HIPPALOS, barque: Foundered and became a total loss off Bluemine Island, Queen Charlotte Sound, on November 27, 1909. The barque sailed from Timaru, in ballast, for Kaipara on November 17. Nearing Cape Campbell, a north-west gale hampered progress, and it took four hours to reach Cloudy Bay. Here she anchored, and reported to headquarters, resuming her passage on November 25, but again put back on the 26th, owing to stress of weather. She sailed the same day at 8 p.m., and arrived off The Brothers Islands at 1.30 a.m. on November 27. After passing Cook Rock, the guiding beacon at Cape Jackson lighthouse was not visible. This caused uneasiness, and at 2.25 a.m. the man on the lookout cried “Hard up”. The helmsman responded, but the barque did not pay off quickly enough, and she struck heavily on Walkers Rock. The ship was under easy sail at the time. All hands were called on deck, and the boats were got in readiness. The master went below and found the vessel making water freely at the bow. The barque was then steered for Guards Bank, and came to anchor in 10 fathoms of water. The vessel had a big list to starboard, and all hands went ashore in the boats, landing at Titirangi Bay. Later they were picked up by the steamer Elsie and landed at Picton.
The steamer Takapuna, bound from Nelson to Wellington, picked up the abandoned Hippalos at 3 p.m. on November 27, on the Cape Jackson side of the French Pass. She was flying distress signals for “Immediate assistance”. The barque was taken in tow, but after five hours the water gained rapidly on the ship’s pumps. The Hippalos then gave an ugly lurch, which warned the skeleton crew from the Takapuna. Captain Stewart, master of the steamer, severed the tow line just as the Hippalos took her final plunge. The barque disappeared, bow first, in 35 fathoms of water, within three-quarter of an hour’s run to Picton.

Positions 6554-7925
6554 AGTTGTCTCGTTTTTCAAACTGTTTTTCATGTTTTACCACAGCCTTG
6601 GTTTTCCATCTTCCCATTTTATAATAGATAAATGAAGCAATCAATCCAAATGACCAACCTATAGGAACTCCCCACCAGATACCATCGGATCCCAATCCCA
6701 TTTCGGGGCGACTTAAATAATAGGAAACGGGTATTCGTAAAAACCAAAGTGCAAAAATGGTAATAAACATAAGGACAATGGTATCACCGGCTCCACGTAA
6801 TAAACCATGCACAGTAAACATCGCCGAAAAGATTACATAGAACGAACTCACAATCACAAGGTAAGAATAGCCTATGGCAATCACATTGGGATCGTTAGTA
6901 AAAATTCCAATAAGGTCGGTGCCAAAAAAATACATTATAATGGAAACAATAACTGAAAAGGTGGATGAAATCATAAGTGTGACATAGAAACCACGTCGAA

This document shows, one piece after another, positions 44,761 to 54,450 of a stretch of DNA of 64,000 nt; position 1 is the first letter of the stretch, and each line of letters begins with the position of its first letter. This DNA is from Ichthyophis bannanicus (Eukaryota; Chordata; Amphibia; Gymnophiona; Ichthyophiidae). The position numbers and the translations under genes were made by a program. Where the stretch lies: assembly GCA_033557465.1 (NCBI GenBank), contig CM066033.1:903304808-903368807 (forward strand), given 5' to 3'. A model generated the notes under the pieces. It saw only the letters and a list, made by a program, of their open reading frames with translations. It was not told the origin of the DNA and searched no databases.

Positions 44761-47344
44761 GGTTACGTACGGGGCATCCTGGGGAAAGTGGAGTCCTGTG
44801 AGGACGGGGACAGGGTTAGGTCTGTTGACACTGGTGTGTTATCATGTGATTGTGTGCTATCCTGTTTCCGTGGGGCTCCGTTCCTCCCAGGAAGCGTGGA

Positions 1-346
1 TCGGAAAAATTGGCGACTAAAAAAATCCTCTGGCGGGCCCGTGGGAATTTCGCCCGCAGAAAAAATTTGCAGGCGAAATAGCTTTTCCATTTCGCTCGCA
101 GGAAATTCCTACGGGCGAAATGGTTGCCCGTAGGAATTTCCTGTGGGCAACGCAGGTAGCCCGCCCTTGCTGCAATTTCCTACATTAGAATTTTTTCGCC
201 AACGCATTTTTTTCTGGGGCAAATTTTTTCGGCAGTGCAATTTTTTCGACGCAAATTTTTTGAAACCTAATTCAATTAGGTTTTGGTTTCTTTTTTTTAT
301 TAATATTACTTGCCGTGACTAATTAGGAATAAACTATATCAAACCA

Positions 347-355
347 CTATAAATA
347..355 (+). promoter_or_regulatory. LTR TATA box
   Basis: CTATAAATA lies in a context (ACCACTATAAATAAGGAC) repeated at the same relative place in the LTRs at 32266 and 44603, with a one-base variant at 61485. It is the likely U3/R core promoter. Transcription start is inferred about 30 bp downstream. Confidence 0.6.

The Court of Inquiry delivered judgement without retiring. The master had exercised the utmost care. The striking on Walkers Rock was not due or contributed to by any negligence or carelessness. After striking, the master adopted the best means for the safety of the barque and crew. The captain of the Takapuna acted properly in taking the barque in tow and endeavouring to reach Picton instead of beaching her.
The Hippalos, No. 121,161, was a wooden barque of 299 tons register (Lloyd’s Register gives her tonnage as 363 tons gross and 329 tons net register), built at Lillesand, Norway, in 1892, by A. Reinertsen, and her dimensions were : length 127 ft., beam 29.2 ft., depth 12.9 ft. She was owned by Messrs. F. W. Whitton,’ A. Guthrey and R. Whitton, of Sydney, and was under the command of Captain Thomas Norris. She carried a crew of 11, all told. On March 9, 1909, the Hippalos sustained damage amounting to about Â£200 when her sails, yards and rigging of the fore and main masts caught fire from sparks from a â€¢ burning shed on the railway wharf at Wellington. The barque was then commanded by Captain F. W. Whitton. (See plate 61.)